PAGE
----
Alternative mission is looking for ways to produce the content by means of machine learning. It could be sources similar to Midjourney or DALL-E (services to create images out of text descriptions).

BTW, all visuals for this article have been created by Midjourney. It’s so exciting to see where it all goes.

3. Centralism

If we take a look at metaverses developers, the list will mostly consist of the ‘big guys’: Microsoft, Meta, Epic, etc. Metaverses created by these corporations are separate from each other, as each of them follows their own protocols and rules. One cannot switch between different metaverses using the same avatar and other virtual values.

The Internet developed according to the same pattern. Web 1.0 was a place where everyone created their own pages and uploaded them to their own separate servers. Web 2.0 (Google and Facebook) appeared and centered everything around itself. Authorization and storage tools were created to become the privilege belonging to just 4–5 big market members. Web 3 seems the closest thing to what a united metaverse should look like in the future.

Centralism is not so bad, as it is a very natural concept for corporations. Yet again, it might be a barrier for the big united metaverse we envision for the future.

1. Full body tracking

From the technical point of view, the most advanced meta universes to-date are Horizon by Meta or Rec Room. Their avatars are “halved” and you can only see the upper part of the body, because the equipment is not designed in a way to allow tracking the whole body. This is the thing all meta developers need to overcome: your legs are supposed to be an element of the full picture if we want to speak the language of immersiveness.

Try Free-Roam VR if you have a chance. This is the experience that allows free movement in a special outfit — and it changes the game forever. At the same time, this type of VR is not really relevant if you want to hop on a 5-minute meeting with your colleagues. Oculus Quest we’ve mentioned before gained its popularity due to the fact it is not so energy consuming. You just need to put on your headset and grab the controllers, and you’ll find yourself in VR.

Another barrier is lack of understanding how to deal with the body information that we cannot track. There is a huge world-wide discussion on how to complete the picture of a body in VR without causing a sensory disconnection.

We see the alternatives indicating that full body tracking is possible in the near future. For instance, you could place cameras on the controllers, and they will provide an average-quality body tracking. Some gamedev software finetunes the characters’ movements with neural networks so that they look natural. So there is a possibility that combining data from controller cameras and neural nets will help us achieve more adequate body tracking experience.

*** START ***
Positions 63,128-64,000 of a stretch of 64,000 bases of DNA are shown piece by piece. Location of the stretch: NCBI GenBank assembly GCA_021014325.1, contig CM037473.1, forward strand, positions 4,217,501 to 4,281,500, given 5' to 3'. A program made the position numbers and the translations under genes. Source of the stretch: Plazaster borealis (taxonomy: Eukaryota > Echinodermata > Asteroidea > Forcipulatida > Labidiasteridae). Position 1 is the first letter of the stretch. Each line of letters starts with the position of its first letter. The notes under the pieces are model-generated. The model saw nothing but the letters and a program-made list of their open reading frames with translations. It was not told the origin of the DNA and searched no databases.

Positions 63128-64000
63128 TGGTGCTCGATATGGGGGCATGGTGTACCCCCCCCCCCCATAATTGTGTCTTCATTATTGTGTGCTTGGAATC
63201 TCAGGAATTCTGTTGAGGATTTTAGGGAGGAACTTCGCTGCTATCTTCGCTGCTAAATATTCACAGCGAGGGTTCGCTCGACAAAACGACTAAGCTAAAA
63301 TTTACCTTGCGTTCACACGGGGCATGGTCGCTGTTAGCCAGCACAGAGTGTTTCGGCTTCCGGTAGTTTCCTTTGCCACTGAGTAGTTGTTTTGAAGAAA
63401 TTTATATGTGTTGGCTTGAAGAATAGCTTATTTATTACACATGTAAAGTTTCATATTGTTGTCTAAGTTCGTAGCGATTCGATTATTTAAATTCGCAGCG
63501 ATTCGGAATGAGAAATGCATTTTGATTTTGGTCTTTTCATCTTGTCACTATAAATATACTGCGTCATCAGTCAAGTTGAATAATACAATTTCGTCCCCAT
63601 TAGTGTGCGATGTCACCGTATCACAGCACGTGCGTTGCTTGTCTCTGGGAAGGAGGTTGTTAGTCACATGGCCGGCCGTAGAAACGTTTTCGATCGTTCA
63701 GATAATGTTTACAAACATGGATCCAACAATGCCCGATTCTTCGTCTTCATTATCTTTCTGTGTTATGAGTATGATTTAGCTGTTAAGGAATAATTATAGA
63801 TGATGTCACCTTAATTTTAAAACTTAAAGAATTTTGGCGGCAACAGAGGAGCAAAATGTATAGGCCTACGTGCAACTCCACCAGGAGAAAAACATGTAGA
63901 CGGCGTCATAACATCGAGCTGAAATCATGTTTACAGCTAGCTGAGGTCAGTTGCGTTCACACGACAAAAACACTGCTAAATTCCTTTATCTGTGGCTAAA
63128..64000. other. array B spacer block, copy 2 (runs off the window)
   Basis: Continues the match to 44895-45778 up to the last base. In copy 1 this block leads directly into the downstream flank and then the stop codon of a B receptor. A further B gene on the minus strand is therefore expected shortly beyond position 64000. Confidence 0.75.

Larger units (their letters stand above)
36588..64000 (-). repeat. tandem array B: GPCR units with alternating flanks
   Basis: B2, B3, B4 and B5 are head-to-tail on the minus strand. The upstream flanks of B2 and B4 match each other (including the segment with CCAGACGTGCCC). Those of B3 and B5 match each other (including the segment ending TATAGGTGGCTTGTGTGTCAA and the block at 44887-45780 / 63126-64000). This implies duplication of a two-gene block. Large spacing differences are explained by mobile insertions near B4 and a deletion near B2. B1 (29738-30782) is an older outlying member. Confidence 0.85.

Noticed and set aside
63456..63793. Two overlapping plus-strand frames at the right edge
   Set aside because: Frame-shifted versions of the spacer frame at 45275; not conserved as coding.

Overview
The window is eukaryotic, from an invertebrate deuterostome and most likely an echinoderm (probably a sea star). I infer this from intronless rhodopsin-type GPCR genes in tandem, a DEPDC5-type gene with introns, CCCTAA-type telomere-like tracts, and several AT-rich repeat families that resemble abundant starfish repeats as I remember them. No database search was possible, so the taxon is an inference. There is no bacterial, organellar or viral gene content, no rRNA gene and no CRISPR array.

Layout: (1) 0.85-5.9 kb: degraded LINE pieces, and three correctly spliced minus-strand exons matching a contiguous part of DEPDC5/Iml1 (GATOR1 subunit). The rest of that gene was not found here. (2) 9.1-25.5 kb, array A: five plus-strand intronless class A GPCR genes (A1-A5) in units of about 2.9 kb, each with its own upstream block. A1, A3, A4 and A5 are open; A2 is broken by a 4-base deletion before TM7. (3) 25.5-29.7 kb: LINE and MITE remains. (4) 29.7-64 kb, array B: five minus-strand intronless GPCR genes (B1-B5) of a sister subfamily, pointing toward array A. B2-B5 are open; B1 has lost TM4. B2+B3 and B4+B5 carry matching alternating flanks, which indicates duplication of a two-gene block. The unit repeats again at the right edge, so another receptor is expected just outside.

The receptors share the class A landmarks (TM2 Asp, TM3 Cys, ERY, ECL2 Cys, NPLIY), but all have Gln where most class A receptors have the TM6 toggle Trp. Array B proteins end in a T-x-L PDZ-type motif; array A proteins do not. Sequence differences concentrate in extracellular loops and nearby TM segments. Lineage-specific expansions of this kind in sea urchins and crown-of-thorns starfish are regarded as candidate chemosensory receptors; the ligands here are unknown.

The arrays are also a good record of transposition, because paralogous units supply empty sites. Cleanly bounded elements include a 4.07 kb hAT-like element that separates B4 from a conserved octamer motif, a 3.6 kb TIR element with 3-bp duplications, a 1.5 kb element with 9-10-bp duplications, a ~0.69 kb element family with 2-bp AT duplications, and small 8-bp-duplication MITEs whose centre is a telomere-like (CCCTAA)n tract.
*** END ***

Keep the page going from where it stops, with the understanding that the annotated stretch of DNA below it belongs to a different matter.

2. Emotion recognition

Mark Zuckerberg has been trying hard to invite his colleagues to work together in Horizon Venues and Workrooms. However, people still tend to choose Zoom over VR spaces, as they can see each other’s faces and read each other’s emotions.

Oculus Quest 2, as advanced as it may be, has no facial expression tracking. So we never know if the other person is smiling or frowning. At least we can see the body language, which is better than nothing.

This is about to change with Cambria, a new headset by Mark Zuckerberg that will have cameras to read and reproduce emotions. However, there’s also a chance that it will be harder to hide your lack of involvement or dissatisfaction from your employer. But this Black Mirror work environment is another theme to cover.

3. A common Metaverse standard

It still remains unclear how one can transport from one part of a metaverse to another and preserve their digital values, such as avatars and items. We hope that blockchain, NFT and human communication will do the trick and people will agree on one unified format of metaverses.

4. Digital voice mail responder

These days we are witnessing examples of pretty decent auto attendants that can react to direct addressing with both text and emotion. Sometimes they are even hard to differentiate from a human being. And it’s getting better (or worse, depending on what you think about it) — a person will be able to delegate a portion of their routine tasks to its avatar in a metaverse.

All of the abovementioned is going to happen in the future sooner or later.

1. Corpo-verse

While we still don’t know how to switch between metaverses, the nearest future will be dedicated to developing corporate metaverses for companies’ use.

2. Immersiveness

This feature is going to improve in the upcoming feature. Cambria and Oculus Quest 3 will be released soon, which signals the new era of immersiveness. The latter is quite affordable, so the technology will be accessible to the audience.

3. Collective experience

Digitalization + increased engagement will change the way teams interact and improve their skills.

At JetXR, we personally put our faith and mental powers into developing corporate metaverses. This is what we are working on right now. Corpoverses are a universally understandable product in high demand. Teams need it right now and will appreciate it in the future. There are aspects we need to take into consideration while we’re getting ready for the Big Metaverse to appear, such as network specifics, approaches to immersiveness, motion disease treatment, etc.

If you’re looking for ways to engage more with Metaverses — we are here to help you navigate through this spectaculous new world. Drop us a line at [email protected] or here in the comments. We’re happy to chat!

Also, subscribe to our social media (Facebook, LinkedIn) if you’d like to learn more about XR and Metaverses and check out our cases. See ya!